PhD: Bloomin’ Blanket Weed: managing nuisance algae at National Trust water bodies
School of Geography
University of Nottingham
I recently graduated from the University of Nottingham with a degree in BSc Geography. My specific area of interest has developed around freshwater bodies, exploring the physical characteristics of lakes and rivers, how they change overtime and the advantages and disadvantages of implementing different restoration and management techniques.
Across the UK many shallow lakes are experiencing blooms of filamentous green macroalgae that form thick blankets across lake surfaces. Most often, these alga can grow happily in freshwater bodies without causing a nuisance, however when their biomass rapidly increases to cause a bloom they can not only alter the ecological balance in these ecosystems but also reduce the amenity value of freshwaters, disrupting important conservation work and water-based activities.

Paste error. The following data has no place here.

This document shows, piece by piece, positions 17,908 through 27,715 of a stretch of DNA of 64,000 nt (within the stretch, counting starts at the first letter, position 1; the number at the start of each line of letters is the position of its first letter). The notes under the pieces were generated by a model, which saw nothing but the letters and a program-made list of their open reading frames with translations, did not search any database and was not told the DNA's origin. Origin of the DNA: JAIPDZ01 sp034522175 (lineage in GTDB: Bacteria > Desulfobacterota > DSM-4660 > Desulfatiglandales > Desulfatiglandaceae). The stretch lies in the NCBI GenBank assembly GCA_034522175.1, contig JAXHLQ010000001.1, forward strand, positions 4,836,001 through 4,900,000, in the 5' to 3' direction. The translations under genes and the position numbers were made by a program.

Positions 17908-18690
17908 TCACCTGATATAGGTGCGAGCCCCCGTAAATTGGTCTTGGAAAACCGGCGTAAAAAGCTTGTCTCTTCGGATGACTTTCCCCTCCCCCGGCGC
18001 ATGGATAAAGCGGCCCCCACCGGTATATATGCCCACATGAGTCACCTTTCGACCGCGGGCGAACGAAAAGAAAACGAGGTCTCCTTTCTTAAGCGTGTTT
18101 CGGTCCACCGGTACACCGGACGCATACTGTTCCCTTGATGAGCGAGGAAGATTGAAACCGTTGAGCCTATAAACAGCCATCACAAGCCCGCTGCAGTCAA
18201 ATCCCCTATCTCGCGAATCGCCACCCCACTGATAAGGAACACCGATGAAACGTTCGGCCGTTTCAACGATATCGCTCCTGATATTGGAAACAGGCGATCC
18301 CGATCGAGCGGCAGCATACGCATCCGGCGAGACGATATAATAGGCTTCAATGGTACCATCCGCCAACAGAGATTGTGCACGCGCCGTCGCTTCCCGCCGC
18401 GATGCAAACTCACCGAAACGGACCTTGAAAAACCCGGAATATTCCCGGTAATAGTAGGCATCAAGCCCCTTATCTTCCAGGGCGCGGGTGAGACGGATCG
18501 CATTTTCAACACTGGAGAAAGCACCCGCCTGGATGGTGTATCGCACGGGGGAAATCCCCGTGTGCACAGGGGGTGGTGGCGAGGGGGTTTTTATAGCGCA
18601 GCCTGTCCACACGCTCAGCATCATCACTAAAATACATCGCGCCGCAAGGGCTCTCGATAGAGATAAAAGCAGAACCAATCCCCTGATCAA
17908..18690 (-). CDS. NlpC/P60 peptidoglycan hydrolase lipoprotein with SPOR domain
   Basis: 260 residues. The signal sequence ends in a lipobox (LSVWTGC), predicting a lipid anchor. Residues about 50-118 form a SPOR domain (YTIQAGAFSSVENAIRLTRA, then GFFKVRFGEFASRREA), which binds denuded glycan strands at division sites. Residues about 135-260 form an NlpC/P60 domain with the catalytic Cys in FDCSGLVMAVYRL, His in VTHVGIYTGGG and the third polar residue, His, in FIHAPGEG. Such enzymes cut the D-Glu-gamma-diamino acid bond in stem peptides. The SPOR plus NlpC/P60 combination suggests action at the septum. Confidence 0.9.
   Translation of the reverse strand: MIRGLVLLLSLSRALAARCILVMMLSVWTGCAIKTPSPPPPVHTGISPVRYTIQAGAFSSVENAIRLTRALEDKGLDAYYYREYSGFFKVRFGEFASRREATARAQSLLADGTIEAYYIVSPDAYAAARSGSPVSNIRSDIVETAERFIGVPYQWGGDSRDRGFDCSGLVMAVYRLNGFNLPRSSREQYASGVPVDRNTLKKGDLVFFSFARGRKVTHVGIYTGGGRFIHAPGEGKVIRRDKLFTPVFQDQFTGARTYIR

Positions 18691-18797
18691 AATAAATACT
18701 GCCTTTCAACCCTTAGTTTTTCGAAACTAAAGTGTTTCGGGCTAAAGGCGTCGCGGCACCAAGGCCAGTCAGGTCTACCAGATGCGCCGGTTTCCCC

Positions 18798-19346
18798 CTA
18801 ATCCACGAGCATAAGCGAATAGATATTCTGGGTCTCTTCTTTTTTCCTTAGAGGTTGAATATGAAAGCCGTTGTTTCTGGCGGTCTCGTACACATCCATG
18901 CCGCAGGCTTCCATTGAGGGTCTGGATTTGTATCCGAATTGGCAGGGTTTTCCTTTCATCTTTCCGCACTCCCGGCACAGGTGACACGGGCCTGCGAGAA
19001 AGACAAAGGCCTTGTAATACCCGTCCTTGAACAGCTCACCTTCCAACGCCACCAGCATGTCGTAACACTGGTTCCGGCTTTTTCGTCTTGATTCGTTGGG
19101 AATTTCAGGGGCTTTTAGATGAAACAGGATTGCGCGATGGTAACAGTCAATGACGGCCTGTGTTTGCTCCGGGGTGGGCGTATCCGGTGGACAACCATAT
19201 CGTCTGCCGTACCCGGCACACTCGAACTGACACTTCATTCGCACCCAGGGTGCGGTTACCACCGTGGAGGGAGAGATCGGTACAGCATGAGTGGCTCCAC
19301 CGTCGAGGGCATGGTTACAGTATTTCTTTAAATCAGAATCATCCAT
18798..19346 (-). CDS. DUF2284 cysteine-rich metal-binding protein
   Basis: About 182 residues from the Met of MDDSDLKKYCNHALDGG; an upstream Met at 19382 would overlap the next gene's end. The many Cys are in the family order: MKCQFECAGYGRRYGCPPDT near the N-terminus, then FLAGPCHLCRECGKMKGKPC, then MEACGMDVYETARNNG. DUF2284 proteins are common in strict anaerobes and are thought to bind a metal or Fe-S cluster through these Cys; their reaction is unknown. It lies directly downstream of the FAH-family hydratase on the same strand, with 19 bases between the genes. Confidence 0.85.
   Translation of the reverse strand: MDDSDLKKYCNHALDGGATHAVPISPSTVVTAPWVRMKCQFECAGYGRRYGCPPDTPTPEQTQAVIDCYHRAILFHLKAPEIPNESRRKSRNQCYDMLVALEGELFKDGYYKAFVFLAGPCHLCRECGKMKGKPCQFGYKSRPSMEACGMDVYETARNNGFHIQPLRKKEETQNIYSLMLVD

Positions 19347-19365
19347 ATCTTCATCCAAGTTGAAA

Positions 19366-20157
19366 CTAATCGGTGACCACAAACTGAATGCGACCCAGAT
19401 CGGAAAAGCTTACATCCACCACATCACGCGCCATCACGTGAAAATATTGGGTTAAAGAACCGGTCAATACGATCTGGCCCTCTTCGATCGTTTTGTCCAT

This PhD aims to understand the main drivers causing increased macroalgae blooms by employing different approaches including systematic literature reviews, limnological monitoring and laboratory experiments. I will also investigate the extent to which these algal blooms are a problem in the UK and start to develop sustainable and effective management techniques in partnership with the National Trust.
See the below infographic for more information about Hannah’s exciting research. This was created by Hannah during an Infographics training course delivered by Infohackit and organised by Envision.